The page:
It was time to write the next novel. I sent my agent a half-dozen story ideas, she picked one (fortunately the story behind which I had the most energy), and asked me to write the first fifty pages.
The seed of the story originally came to me in high school. I had been tinkering with the idea for years. I’d even gone as far as writing the first few pages. When my agent asked for the first fifty pages, it didn’t take me long to get momentum behind it. Even after I turned in the first fifty pages, I kept going. Ideas were spouting in my head like mushrooms after a rainstorm and I couldn’t wait to commit them to paper. The creative process had begun.
Then my agent sent me her feedback. She liked the story, but thought the very first chapter should be moved to later in the story. Maybe I could start the novel at the current Chapter Three.
Hmmm. Okay, then. I understood what she wanted: Start the story closer to what Joseph Campbell called The Call to Adventure.
I revised chapter one. Again. And again. And again. I handed the results to my test readers, all of whom read the revisions and just shook their heads. What was wrong with the original opening? They loved that opening. That’s what made them fall in love with the characters. True, the new Chapter Ones started closer to the “action,” but these chapters were less impactful because my readers didn’t really care about the characters.
Weeks went by. I wrote outlines and character profiles. I researched my setting. I read books on story structure. I worked on the edits for my then soon-to-be-published novel, Aftersight. I made more sorties revising Chapter One. My story just wouldn’t get off the ground. It was like those stuttery black-and-white films of early flying machines, where the wings fall off after takeoff, or the aircraft plunges straight off the cliff and into the rocks below. Months went by and I had very little actual material to show for my efforts.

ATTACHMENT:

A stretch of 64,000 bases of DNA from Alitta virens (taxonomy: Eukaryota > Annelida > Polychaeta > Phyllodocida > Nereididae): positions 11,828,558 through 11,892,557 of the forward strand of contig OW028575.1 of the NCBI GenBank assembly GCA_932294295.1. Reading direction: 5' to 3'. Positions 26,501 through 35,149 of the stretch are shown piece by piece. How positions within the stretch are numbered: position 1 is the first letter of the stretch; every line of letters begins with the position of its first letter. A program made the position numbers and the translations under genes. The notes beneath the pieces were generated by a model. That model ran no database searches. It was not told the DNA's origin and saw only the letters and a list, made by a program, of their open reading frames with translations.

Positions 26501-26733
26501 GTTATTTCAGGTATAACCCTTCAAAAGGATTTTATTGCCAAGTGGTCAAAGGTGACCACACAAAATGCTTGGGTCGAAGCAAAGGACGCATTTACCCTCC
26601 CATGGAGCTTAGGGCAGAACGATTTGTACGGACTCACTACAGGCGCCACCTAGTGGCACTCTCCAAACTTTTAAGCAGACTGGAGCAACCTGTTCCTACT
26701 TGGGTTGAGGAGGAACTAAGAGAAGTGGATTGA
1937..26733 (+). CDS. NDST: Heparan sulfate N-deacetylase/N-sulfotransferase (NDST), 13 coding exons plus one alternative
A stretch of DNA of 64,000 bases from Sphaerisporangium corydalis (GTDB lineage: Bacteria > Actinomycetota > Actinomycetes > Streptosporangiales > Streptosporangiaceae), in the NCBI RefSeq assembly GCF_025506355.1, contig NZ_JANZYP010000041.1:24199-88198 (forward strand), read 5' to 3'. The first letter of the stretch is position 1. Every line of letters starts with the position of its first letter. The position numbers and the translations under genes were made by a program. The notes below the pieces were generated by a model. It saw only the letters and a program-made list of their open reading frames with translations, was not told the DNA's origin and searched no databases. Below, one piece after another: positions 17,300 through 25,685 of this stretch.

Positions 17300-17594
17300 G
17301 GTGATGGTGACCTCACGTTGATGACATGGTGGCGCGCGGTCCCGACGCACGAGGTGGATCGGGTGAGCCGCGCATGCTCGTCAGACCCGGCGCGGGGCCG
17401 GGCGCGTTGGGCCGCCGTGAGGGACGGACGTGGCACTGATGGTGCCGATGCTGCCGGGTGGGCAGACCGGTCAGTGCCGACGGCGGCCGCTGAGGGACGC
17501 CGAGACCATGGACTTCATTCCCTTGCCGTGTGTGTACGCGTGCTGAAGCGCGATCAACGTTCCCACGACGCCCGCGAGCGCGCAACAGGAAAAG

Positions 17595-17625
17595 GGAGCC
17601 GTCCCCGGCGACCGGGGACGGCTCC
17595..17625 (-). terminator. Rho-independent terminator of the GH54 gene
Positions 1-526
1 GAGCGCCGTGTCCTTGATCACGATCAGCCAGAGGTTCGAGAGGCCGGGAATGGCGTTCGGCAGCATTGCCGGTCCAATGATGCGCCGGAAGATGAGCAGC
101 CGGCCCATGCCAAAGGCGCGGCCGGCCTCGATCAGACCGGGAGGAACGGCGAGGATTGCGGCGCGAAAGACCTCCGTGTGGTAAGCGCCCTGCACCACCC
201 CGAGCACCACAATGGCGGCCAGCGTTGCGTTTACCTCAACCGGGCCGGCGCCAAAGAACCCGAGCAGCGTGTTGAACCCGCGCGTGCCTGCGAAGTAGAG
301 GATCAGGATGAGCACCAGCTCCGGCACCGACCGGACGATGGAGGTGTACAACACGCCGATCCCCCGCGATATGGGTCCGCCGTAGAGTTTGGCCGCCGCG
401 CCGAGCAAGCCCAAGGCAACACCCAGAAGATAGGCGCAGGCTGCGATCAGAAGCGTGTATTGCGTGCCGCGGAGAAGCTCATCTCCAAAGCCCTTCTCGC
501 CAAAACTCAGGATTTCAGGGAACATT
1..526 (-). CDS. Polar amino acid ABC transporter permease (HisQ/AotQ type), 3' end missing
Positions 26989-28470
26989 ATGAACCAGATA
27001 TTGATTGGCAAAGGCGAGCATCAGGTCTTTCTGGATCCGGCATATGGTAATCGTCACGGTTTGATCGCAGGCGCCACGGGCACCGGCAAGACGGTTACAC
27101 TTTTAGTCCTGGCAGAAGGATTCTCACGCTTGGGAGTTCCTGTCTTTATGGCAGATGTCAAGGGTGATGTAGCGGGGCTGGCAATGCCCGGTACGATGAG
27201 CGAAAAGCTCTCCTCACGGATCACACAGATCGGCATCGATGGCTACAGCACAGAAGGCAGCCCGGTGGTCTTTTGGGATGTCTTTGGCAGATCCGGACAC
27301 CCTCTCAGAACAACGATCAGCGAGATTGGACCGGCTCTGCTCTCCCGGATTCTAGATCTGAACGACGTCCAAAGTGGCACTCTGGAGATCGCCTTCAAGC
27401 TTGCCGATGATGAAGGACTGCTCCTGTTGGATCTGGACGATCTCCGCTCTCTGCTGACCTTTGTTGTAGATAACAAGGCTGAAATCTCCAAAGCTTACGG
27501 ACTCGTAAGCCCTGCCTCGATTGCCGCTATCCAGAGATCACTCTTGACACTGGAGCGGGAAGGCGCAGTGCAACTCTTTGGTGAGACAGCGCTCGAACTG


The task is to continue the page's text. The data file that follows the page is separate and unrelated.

Finally, I decided that I just had to write the thing. Maybe I really had started the story where it was supposed to start, I just hadn’t written it in a way that was impactful enough. Just do it! I thought, quoting the old Nike tag line from the 1980s. That line was always so full of punch: Stop thinking. Stop the excuses. Just do it. Just write it!
The moment I made that decision, the story took off again, better now than ever. I am still in the middle of it, still driving through the night, my headlights only showing the landscape just ahead of me,but I know my destination is out there, somewhere, in the dark.
Brian Mercer is the author of the supernatural YA novel, Aftersight (Astraea Press, 2013). He is also co-author with Robert Bruce of Mastering Astral Projection: 90-Day Guide to Out-of-body (Llewellyn, 2004) and The Mastering Astral Projection CD Companion (Llewellyn, 2007). A board member of the Pacific Northwest Writers Association and senior editor at Author Magazine, he lives in Seattle with his wife, Sara, and their three cats.